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Lobbyists Eye Spending Bill As A Way To Thwart Retirement Regs, Advocates Warn

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Lobbyists Eye Spending Bill As A Way To Thwart Retirement Regs, Advocates Warn

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Lobbyists Eye Spending Bill As A Way To Thwart Retirement Regs, Advocates Warn

Lobbyists Eye Spending Bill As A Way To Thwart Retirement Regs, Advocates Warn

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As lawmakers work to negotiate a government spending bill, the financial industry is lobbying against a rule being crafted by the Labor Department aimed at protecting workers with retirement accounts.

STEVE INSKEEP, HOST:

Workers with retirement accounts may have a stake in this next story. It's a debate over financial regulations, including one that is aimed at protecting retirement accounts. Lawmakers are debating the change very quietly. They are not considering it as a stand-alone piece of legislation in Congress. They are discussing whether to include the change as a rider. That's legislation that gets attached to some bigger bill that simply must pass, in this case, a bill that would avoid a government shutdown. NPR's Chris Arnold reports.

CHRIS ARNOLD, BYLINE: The government needs to pass this spending bill. And at moments like this, lawmakers try to attach some completely unrelated provisions to a big bill. Critics say these are kind of like diseased ticks hitching a ride on a dog.

DENNIS KELLEHER: The government has to be funded for next year, everything from science research to education to health care. And Wall Street's trying to take America's priorities and hold them hostage.

ARNOLD: That's Dennis Kelleher, the president of Better Markets. It's a financial reform nonprofit. He says lobbyists are targeting a rule coming out of the Labor Department. The rule would block financial advisers from charging excessive fees in workers' retirement accounts, which cost average Americans collectively a ton of money.

KELLEHER: The estimates are somewhere between $17 or more a year is being moved from retirement accounts into brokers' pockets.

ARNOLD: The new rule, Kelleher says, would keep that money in workers' pockets. Basically, the rule would require financial advisers to act in their client's best interest. But with so much money on the line, Kelleher's worried that lobbyists will squash this new rule by sneaking in language into this larger bill at the last minute.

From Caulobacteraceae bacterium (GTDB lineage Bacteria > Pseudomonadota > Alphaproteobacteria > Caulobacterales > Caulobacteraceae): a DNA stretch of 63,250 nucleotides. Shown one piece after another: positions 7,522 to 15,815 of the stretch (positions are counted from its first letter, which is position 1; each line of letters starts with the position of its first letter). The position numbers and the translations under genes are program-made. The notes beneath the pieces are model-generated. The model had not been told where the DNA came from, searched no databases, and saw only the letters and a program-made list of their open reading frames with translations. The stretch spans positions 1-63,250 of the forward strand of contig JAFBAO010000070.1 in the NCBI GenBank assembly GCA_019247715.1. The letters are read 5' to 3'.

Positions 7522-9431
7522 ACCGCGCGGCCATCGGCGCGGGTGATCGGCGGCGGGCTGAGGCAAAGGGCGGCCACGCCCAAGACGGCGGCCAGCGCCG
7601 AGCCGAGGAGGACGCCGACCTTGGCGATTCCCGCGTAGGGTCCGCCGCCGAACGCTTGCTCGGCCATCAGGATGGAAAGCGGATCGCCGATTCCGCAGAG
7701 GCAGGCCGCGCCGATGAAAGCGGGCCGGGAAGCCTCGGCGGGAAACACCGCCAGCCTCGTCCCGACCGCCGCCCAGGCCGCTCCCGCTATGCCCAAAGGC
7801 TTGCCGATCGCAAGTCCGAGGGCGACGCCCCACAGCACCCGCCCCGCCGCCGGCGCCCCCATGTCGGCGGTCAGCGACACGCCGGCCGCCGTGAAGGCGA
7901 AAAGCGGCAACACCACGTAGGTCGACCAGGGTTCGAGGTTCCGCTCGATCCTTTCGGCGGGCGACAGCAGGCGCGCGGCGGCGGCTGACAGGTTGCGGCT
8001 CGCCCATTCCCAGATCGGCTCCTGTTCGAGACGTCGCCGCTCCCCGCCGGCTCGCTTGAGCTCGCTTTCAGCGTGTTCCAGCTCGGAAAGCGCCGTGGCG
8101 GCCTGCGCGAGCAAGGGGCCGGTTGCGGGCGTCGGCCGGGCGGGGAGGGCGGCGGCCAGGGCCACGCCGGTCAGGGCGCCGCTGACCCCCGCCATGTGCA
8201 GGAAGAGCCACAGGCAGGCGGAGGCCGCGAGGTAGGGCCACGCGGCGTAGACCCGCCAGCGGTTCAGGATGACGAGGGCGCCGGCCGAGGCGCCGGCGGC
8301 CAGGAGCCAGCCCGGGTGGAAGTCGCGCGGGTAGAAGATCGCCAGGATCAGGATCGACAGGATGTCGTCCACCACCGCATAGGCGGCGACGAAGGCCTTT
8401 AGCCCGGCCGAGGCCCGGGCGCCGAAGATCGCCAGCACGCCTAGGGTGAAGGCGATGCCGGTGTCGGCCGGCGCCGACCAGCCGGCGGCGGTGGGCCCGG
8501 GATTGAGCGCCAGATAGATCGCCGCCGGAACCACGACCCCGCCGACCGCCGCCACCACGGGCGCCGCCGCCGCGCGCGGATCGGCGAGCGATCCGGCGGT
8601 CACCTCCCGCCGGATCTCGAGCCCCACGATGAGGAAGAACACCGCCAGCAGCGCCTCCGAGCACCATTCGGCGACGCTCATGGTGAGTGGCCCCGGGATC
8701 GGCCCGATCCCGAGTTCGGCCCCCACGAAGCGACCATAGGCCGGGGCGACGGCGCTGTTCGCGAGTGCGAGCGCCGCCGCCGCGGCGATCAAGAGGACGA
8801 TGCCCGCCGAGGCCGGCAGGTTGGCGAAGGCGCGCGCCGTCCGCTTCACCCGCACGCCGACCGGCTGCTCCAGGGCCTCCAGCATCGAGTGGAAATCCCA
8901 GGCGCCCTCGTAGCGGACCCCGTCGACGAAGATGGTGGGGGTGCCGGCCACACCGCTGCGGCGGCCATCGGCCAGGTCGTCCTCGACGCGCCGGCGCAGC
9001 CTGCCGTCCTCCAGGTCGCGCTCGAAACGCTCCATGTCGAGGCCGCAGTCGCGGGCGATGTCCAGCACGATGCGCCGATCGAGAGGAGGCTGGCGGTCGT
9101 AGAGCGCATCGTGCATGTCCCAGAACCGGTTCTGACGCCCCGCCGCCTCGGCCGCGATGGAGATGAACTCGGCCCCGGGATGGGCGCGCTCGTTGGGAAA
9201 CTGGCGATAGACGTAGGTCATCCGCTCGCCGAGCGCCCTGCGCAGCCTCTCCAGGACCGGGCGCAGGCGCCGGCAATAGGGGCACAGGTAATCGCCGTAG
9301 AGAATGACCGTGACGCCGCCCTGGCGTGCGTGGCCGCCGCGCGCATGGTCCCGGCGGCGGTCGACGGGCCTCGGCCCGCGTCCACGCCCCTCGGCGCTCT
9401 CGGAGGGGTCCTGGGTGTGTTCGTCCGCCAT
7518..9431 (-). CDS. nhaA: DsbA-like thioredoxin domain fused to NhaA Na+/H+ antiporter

KELLEHER: So Wall Street's saying, make sure you slip it in in the middle of the night in this funding bill so that we can kill the Department of Labor best interest rule.

ARNOLD: AARP, organized labor and scores of public interest groups are calling on Congress to protect the Department of Labor rule. But for its part, the industry says all these groups have it wrong.

JULES GAUDREAU: This DOL rule, unless it's modified drastically, imposes a rubric of new regulation hundreds and hundreds of pages long.

ARNOLD: Jules Gaudreau is the president of the National Association of Insurance and Financial Advisors. He says a big unintended consequence, many advisers won't be able to make enough money working with less affluent Americans.

GAUDREAU: It's going to cause most financial advisers to rethink their ability. I mean, they have to support their own practices, their own families and everything like anyone else. It's going to make them rethink their ability and their desire to deal with the small and moderate income investor.

ARNOLD: And so he says many people could lose access to financial advisers. The Obama administration downplays that concern, saying advisers who currently act in their client's best interests will be fine. But the lobbying could be paying off. More Republican and Democratic lawmakers say now that they'd support delaying the new rule, and that might make it hard to implement before President Obama leaves office. Chris Arnold, NPR News.

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